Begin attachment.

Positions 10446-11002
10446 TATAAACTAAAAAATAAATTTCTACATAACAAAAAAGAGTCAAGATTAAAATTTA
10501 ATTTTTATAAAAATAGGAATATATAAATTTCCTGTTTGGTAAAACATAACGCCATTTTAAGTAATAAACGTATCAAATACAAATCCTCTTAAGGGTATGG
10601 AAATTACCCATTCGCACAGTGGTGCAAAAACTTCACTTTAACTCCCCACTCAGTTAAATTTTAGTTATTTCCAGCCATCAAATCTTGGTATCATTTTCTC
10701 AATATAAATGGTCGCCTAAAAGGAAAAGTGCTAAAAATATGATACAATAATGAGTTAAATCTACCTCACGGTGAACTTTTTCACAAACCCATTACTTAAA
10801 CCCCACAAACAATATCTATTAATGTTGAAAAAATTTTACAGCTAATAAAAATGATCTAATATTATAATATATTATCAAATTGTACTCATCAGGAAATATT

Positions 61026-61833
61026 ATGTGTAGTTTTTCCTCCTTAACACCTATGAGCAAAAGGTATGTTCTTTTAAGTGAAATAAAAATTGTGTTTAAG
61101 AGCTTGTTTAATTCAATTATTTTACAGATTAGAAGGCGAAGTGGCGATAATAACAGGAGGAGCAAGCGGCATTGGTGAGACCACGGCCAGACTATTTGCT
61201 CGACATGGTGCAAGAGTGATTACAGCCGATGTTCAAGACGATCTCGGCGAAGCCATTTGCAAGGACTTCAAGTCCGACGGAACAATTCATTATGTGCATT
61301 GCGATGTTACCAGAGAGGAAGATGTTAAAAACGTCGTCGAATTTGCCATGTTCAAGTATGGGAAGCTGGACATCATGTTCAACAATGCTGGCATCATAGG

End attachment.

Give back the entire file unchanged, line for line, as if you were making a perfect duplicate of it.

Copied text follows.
Positions 10446-11002
10446 TATAAACTAAAAAATAAATTTCTACATAACAAAAAAGAGTCAAGATTAAAATTTA
10501 ATTTTTATAAAAATAGGAATATATAAATTTCCTGTTTGGTAAAACATAACGCCATTTTAAGTAATAAACGTATCAAATACAAATCCTCTTAAGGGTATGG
10601 AAATTACCCATTCGCACAGTGGTGCAAAAACTTCACTTTAACTCCCCACTCAGTTAAATTTTAGTTATTTCCAGCCATCAAATCTTGGTATCATTTTCTC
10701 AATATAAATGGTCGCCTAAAAGGAAAAGTGCTAAAAATATGATACAATAATGAGTTAAATCTACCTCACGGTGAACTTTTTCACAAACCCATTACTTAAA
10801 CCCCACAAACAATATCTATTAATGTTGAAAAAATTTTACAGCTAATAAAAATGATCTAATATTATAATATATTATCAAATTGTACTCATCAGGAAATATT

Positions 61026-61833
61026 ATGTGTAGTTTTTCCTCCTTAACACCTATGAGCAAAAGGTATGTTCTTTTAAGTGAAATAAAAATTGTGTTTAAG
61101 AGCTTGTTTAATTCAATTATTTTACAGATTAGAAGGCGAAGTGGCGATAATAACAGGAGGAGCAAGCGGCATTGGTGAGACCACGGCCAGACTATTTGCT
61201 CGACATGGTGCAAGAGTGATTACAGCCGATGTTCAAGACGATCTCGGCGAAGCCATTTGCAAGGACTTCAAGTCCGACGGAACAATTCATTATGTGCATT
61301 GCGATGTTACCAGAGAGGAAGATGTTAAAAACGTCGTCGAATTTGCCATGTTCAAGTATGGGAAGCTGGACATCATGTTCAACAATGCTGGCATCATAGG